A brave new world: Lessons for technology from COVID-19

  • Opinion

    29 May 2020

A brave new world: Lessons for technology from COVID-19 Desktop Image A brave new world: Lessons for technology from COVID-19 Mobile Image

At our recent webinar, experts from MinterEllisonRuddWatts and ITNewCom discussed how COVID-19 is forcing changes to the role of technology in business.

Key points from the webinar

In a post-COVID world, Lean-Agile-Procurement (and other collaborative sourcing processes) can enable customers and suppliers to source and sell faster, more cost effectively and more efficiently but without losing any of the benefits of a robust, fully competitive procurement process.

Key attributes of a collaborative process like LAP are:

  • A narrowly time boxed planning and preparatory phase which enables focus on requirements defining, structure governance and refining and a market scan to confirm potential respondents;
  • The collaboration / interaction phase, conducted over 2-3 days enables a highly competitive and transparent process, driving decision makers and key stakeholders to engage at the right time;
  • Realtime feedback and evaluation enables requirements to be iterated and the right solutions to be selected (provided at the right price); and
  • By including legal and commercial processes during the same process timeline, your timeframe to final contracts, and by extension, contract start is drastically reduced and the risk of process challenges reduced.

When considering whether to outsource IT services to a particular provider, take into account:

  • Whether they have an adequate business continuity plan;
  • The need to review any current contract with the provider or to check new contracts are suitable (particularly on security matters);
  • Whether to carry out on-site or remote audits;
  • Whether the provider’s supply chain is suitably robust; and
  • If using an  offshore provider, consider potential challenges (e.g. if the country where the provider is based is still in lockdown).

If you have rushed into a major IT project (or quick fix) in order to respond to COVID-19 without having time to fully consider the consequences, now is the time to take stock and understand what you have signed up for, what the risks are and whether they need to be/can be mitigated. Consider:

  • Reviewing any new contracts – and renegotiating if you can;
  • Understanding the consequences under existing contracts;
  • Check your legal and regulatory requirements; and
  • Check any temporary solutions for IT vulnerabilities.

There can be great benefits in managing IT as a business, provided that:

  • There is transparency around IT spend (leveraging IT, finance and business data); and
  • Sustained executive sponsorship supports a cultural shift to accountability (by the business) for IT demand management and (by IT) providing the information needed to manage demand and provide solutions aligned to business value.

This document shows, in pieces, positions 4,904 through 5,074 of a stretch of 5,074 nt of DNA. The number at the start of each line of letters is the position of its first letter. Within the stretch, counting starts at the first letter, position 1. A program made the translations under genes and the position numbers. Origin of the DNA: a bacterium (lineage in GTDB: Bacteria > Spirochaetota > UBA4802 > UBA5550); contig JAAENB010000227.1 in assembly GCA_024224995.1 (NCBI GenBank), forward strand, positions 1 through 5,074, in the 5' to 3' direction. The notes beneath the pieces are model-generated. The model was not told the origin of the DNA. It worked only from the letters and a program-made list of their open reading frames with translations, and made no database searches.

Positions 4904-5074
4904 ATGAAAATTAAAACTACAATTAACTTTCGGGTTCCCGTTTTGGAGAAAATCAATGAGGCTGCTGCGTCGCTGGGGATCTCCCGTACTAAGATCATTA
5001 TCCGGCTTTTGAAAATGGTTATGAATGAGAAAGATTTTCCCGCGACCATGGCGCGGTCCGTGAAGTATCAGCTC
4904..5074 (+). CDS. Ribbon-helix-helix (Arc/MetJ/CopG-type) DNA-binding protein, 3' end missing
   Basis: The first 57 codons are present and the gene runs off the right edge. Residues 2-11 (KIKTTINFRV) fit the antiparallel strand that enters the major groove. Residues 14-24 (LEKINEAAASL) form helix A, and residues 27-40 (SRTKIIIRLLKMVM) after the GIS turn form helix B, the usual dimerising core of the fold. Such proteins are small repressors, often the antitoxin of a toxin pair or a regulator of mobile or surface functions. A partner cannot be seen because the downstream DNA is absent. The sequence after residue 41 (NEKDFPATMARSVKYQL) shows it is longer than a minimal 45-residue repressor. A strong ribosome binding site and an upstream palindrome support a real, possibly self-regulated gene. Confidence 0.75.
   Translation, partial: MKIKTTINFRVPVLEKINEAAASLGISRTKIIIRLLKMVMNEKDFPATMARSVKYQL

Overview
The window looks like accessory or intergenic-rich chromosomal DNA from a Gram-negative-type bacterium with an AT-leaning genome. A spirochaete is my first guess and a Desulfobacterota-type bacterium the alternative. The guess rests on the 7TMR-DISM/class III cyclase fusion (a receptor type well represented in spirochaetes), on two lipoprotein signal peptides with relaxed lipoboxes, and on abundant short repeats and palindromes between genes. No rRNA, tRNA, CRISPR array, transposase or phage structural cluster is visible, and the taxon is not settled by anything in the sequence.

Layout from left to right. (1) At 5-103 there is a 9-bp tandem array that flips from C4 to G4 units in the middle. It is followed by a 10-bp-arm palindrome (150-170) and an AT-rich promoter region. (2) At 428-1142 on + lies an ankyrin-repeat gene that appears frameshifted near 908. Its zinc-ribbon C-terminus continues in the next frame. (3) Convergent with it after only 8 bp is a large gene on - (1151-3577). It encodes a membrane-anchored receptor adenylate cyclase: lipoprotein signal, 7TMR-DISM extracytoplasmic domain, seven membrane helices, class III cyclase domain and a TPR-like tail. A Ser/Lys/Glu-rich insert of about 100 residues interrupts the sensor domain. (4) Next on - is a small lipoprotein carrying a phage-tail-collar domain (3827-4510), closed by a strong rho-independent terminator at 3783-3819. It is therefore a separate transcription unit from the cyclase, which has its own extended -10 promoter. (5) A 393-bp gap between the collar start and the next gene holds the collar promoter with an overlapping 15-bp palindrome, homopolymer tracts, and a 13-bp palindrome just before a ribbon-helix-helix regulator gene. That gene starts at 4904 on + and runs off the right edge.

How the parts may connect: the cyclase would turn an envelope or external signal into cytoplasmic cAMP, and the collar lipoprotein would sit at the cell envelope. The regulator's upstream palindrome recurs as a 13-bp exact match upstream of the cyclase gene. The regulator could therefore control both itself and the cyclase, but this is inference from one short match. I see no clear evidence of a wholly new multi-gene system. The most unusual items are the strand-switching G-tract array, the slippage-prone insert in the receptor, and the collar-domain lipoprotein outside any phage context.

Now is the time to consider your business continuity stance and what sort of preparedness you require, in particular:

  • Understand your delivery ecosystem and revisit the details of your business continuity and disaster recovery planning generally and with a pandemic lens;
  • Ask: is there sufficient diversity and resilience in my plans and in the plans of my key suppliers?;
  • Start by considering what is critical to the business and how it is delivered, then what should be protected and how that should be done.  This will include looking down the supply chain to discover the capabilities and vulnerabilities within it and what the alternatives are;
  • Consider whether the requirements on your suppliers in your outsourcing contracts robust enough in the circumstances.  Do you know enough about what plans and capability they have in place?  Do any particular standards need to be met?  Are these verified and tested over the term?;
  • Understand that business interruption insurance is unlikely to respond in a pandemic and plan accordingly;
  • Look closely at whether single source or exclusive supply arrangements provide sufficient resilience.  Consider sensible carve outs from exclusive supply arrangements;
  • Revisit force majeure clauses in light of the BC/DR requirements and in light of the ongoing nature of the pandemic.  Consider specifying how costs burdens will be shared; and
  • What your suppliers’ vulnerabilities are.

Consider whether you are now subject to IT obligations that have been rendered unnecessary or unachievable, such as extra licences obtained for Alert Levels 4 and 3 that you no longer need or minimum volume commitments that you cannot meet due to reduced activity during lockdown.

There is no guarantee that New Zealand will not slip back into Alert Levels 3 or 4 so it is important to understand how emerging tech could help your business to survive (and possibly thrive) in the event that tighter restrictions are re-introduced.

  • Consider autonomous solutions like drones, robotic delivery, robotic process automation – for supply chain logistics and warehousing;
  • Consider applications with AI for on-site people management; and
  • Consider AR and VR solutions for engaging off shore resources on shore.